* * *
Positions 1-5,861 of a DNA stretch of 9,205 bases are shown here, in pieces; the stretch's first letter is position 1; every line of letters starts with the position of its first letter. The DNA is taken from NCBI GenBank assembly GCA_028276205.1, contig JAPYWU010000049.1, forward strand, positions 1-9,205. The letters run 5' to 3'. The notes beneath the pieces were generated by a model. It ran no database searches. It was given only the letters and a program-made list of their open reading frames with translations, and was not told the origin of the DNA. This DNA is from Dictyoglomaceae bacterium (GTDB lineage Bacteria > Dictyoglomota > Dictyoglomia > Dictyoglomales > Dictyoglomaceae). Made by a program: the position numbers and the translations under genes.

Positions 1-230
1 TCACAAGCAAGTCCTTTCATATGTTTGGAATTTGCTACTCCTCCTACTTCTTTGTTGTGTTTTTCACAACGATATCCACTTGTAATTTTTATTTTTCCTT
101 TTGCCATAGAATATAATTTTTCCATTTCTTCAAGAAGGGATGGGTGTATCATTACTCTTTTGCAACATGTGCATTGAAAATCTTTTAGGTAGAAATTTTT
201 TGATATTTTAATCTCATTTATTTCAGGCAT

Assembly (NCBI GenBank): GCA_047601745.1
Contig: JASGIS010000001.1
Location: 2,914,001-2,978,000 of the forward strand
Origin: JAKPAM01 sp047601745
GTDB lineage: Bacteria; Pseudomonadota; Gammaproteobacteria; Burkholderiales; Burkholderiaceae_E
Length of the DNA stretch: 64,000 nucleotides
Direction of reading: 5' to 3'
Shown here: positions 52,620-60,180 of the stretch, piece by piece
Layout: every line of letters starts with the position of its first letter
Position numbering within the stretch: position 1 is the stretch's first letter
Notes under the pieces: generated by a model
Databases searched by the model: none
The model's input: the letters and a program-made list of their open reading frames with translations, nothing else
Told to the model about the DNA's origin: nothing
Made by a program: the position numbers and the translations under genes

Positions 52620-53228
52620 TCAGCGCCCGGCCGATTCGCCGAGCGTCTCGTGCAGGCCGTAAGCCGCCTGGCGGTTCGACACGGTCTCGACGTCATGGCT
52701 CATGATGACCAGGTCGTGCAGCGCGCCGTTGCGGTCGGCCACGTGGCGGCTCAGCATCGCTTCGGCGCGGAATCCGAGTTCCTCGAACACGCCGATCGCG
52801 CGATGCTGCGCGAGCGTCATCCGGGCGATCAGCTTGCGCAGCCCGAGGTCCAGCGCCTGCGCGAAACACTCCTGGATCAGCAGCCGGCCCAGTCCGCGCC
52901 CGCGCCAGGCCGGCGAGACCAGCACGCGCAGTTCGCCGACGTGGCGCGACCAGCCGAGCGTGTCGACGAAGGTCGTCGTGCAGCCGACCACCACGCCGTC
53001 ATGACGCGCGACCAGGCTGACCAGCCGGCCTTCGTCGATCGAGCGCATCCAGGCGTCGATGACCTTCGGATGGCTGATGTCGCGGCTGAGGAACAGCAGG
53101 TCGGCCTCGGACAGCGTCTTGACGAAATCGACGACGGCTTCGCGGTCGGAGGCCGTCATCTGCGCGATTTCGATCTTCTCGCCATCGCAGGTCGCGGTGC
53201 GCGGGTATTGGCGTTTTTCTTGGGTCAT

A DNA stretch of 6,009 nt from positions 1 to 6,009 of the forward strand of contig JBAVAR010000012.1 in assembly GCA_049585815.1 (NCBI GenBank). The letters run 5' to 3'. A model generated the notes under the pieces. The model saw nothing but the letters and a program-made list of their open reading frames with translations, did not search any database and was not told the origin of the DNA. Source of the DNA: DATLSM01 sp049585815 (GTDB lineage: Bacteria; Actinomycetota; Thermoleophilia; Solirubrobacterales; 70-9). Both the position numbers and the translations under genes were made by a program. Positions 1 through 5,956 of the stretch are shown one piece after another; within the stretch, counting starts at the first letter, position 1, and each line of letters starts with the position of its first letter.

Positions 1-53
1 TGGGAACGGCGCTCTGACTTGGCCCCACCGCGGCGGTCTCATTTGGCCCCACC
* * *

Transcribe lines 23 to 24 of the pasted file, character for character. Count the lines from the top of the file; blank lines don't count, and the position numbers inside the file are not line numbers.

52701 CATGATGACCAGGTCGTGCAGCGCGCCGTTGCGGTCGGCCACGTGGCGGCTCAGCATCGCTTCGGCGCGGAATCCGAGTTCCTCGAACACGCCGATCGCG
52801 CGATGCTGCGCGAGCGTCATCCGGGCGATCAGCTTGCGCAGCCCGAGGTCCAGCGCCTGCGCGAAACACTCCTGGATCAGCAGCCGGCCCAGTCCGCGCC